I have never been one of those who found the heart shrivel as God and his Word are known better. Putting more knowledge in my head about God and his ways was like throwing wood in the furnace of my worship. For me, seeing has meant savoring. And the clearer the seeing, the sweeter the savoring.
Note: This is how learning ought to be...
The New Testament speaks throughout of the use of our minds in the process of Christian conversion and growth and obedience. For example, at least  ten times in the book of Acts, Luke says that Paul’s strategy was to “reason” with people in his effort to convert them to Christ and build them up (Acts 17:2, 4, 17; 18:4, 19; 19:8, 9; 20:7, 9; 24:25).
Note: logical and persuasive presntation of the Gospel is completely in keeping with Paul's practice. So what do you make of 1 Cor. 1-2?
That’s why Paul says in Ephesians 2:8, “By grace you have been saved through faith.” Grace from God corre lates with faith in us (see Rom. 4:16). And the reason is that grace is God’s free giving, and faith is our helpless receiving. When God justi fies us by faith alone, he has respect not to faith as virtue but faith as a receiving of Christ. So it is the same as saying that not our virtue, but Christ’s virtue, is the ground of our justification.5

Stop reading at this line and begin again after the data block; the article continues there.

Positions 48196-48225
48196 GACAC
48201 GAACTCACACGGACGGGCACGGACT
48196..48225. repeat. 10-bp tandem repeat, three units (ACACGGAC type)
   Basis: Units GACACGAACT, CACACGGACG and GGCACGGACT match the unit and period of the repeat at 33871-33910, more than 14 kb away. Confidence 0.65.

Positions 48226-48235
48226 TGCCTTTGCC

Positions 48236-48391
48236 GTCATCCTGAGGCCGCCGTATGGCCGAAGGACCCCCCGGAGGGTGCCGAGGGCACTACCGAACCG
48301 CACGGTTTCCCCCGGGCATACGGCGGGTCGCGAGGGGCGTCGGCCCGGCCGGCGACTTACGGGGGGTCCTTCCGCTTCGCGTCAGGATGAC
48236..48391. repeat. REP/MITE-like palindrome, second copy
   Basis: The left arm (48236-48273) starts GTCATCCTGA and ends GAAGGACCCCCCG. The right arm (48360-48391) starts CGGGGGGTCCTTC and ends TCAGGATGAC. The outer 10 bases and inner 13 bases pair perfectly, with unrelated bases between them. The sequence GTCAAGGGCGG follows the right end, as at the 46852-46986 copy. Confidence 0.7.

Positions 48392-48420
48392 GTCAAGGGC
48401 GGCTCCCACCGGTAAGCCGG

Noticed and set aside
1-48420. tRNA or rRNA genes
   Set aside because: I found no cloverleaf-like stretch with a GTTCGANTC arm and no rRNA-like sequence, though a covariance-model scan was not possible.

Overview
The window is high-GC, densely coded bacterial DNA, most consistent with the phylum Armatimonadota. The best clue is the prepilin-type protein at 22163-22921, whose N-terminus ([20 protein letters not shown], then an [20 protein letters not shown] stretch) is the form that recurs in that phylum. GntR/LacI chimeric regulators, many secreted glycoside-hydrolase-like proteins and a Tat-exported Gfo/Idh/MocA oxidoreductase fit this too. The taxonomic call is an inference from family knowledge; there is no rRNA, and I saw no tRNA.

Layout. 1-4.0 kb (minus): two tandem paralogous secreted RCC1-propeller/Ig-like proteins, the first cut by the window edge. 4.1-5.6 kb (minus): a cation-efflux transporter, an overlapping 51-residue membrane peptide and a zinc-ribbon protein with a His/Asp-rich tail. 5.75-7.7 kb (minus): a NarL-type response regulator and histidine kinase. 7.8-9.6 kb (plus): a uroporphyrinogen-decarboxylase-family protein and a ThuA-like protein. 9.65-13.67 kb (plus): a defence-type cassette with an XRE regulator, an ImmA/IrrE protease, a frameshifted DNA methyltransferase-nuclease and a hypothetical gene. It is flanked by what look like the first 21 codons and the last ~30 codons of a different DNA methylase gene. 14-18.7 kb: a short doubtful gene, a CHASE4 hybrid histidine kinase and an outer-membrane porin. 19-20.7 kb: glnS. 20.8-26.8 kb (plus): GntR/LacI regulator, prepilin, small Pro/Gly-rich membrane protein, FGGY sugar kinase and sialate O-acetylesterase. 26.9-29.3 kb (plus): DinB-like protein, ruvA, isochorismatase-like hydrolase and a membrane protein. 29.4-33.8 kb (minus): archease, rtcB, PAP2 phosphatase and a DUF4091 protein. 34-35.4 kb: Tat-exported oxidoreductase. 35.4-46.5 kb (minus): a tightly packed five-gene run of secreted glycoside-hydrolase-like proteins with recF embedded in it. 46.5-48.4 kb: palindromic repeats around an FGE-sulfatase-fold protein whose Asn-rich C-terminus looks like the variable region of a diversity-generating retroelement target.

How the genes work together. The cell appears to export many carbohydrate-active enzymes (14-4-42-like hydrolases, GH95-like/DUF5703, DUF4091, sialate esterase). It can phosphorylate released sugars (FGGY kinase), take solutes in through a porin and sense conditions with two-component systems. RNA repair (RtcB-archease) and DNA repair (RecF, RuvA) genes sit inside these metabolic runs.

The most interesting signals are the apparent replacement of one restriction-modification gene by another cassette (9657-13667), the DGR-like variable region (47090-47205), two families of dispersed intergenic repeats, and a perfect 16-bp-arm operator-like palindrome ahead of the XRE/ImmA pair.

Note: this is why it is crucial to focus the discussion to he biblical category and not the concept as commonly used. In Pauline usage is it primarily a receiving and not an acting?
This is profound. Paul is saying that knowing (and the thinking that produced it) is not true knowing just because it contains right doctrine about food offered to  idols. They knew some true facts about God and about their freedom, but Paul said that they only imagined that they know.
Note: it is possible for right thinking to produce true conclusions that are only partial understandings.